To Make & Make Again: Feminist Ritual Theology // Review

By Caron, Charlotte | Resources for Feminist Research, Spring/Summer 1994 | Go to article overview

To Make & Make Again: Feminist Ritual Theology // Review


Caron, Charlotte, Resources for Feminist Research


What a pleasure it is to read a book on theology whose author not only bases her argument on women's experience, but also tries to make her work accessible to most women! With a detailed study guide at the end, To Make and Make Again functions as a handbook for women who want to use ritual to explore and deepen their understanding of their own spirituality, as well as to politicize it.

A Canadian from Saskatchewan and a teacher of liturgy to Christian theology students, Charlotte Caron presents herself as "a person of faith--of Christian tradition, of political theology, and of feminist spiritual consciousness." She wrote her book as a result of her search for "a nonsexist spirituality," (p. 10) one that "sustains justice and well-being" (p. 11) and undermines patriarchy. She also loves rituals as "evocative and dramatic and life-giving" (p. 12).

In her introduction, Caron outlines the limits of her work--and they are also limitations: her 36 female interviewees did not include Native women or women of colour or Jewish women. Nor does she address Francophone or Quebec feminism. However, she does include Canadians from various regions, Americans, rural and urban women, women of "various ages, sexual orientations, relationship configurations, and spiritual perspectives," variously abled women, and women from different classes (pp. 15-16). Throughout the book Caron does try to maintain an anti-racist stance, to recognize women's diversity, and to think globally.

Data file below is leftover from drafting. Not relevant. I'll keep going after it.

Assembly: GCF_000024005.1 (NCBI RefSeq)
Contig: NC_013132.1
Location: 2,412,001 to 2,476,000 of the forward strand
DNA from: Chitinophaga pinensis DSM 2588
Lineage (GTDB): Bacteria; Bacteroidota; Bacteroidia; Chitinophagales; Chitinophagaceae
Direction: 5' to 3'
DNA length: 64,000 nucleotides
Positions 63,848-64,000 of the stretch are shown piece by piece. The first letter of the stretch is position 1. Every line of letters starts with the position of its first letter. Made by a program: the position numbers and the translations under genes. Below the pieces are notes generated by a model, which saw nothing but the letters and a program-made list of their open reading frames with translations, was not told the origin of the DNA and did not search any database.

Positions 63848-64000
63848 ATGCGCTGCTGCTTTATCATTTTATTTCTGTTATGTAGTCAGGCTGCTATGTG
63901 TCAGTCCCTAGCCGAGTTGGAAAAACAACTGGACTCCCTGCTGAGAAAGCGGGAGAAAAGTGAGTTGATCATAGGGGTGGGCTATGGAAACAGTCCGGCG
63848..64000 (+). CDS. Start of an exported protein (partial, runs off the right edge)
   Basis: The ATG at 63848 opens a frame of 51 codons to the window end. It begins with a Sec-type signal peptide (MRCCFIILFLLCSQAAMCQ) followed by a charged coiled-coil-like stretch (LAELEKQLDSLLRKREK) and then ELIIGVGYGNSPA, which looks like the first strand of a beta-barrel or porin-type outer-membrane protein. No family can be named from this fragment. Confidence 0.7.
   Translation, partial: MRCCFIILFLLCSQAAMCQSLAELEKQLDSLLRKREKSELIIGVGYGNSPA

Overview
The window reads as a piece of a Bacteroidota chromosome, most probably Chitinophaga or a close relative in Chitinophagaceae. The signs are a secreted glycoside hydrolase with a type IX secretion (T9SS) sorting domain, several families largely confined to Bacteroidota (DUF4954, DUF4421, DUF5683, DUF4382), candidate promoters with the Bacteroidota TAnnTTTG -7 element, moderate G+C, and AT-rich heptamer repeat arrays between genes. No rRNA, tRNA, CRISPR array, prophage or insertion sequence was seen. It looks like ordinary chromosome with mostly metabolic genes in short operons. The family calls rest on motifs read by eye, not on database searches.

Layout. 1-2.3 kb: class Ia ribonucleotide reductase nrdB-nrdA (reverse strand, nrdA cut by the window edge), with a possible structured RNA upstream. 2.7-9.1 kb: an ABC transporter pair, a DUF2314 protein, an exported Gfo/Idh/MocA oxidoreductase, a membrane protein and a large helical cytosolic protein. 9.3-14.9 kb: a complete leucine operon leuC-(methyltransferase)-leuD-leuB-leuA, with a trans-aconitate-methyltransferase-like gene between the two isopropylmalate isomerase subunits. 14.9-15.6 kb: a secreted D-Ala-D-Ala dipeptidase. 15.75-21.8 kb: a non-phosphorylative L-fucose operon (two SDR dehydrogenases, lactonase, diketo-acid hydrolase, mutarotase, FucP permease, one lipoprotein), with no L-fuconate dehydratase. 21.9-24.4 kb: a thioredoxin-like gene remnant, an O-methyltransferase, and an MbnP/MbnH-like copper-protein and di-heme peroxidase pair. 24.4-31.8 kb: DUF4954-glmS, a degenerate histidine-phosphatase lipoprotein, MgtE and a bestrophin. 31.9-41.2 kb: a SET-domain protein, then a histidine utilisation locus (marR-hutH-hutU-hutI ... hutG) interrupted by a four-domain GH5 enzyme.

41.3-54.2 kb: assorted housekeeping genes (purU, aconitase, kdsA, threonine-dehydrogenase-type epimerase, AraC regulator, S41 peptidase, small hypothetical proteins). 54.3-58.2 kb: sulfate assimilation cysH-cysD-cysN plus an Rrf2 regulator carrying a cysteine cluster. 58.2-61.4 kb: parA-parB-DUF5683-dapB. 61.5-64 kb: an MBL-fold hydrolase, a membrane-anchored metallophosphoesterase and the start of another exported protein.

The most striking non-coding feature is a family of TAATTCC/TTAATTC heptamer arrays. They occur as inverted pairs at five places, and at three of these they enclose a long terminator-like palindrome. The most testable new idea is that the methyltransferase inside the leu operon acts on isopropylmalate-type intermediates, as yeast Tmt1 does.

Caron's hope in writing the book is "that we can remove sexism from God," integrate "women's experiences of the holy" in order to know more of "God," and achieve "a sustainable world order" of justice and peace. To Make and Make Again is Caron's attempt to answer the question: "How can and do religious rituals challenge and nurture feminists in their work for justice and well-being in the world?"

Caron begins with a very clear and useful explication of patriarchy as the problem, the nature of feminism, types of justice, and the nature and function of rituals. Part II, "New Names for Theology/Thealogy," is to my mind really new and exciting. Her 13 categories of ritual thealogy derive mainly from the words of the women she interviewed and include such unusual ones as "Beauty," "Embodiment," "Diversity," "Play and Humor," "Resistance and Undermining," "Vulnerability" and "Loss," all of which speak from and to the experience of women. …

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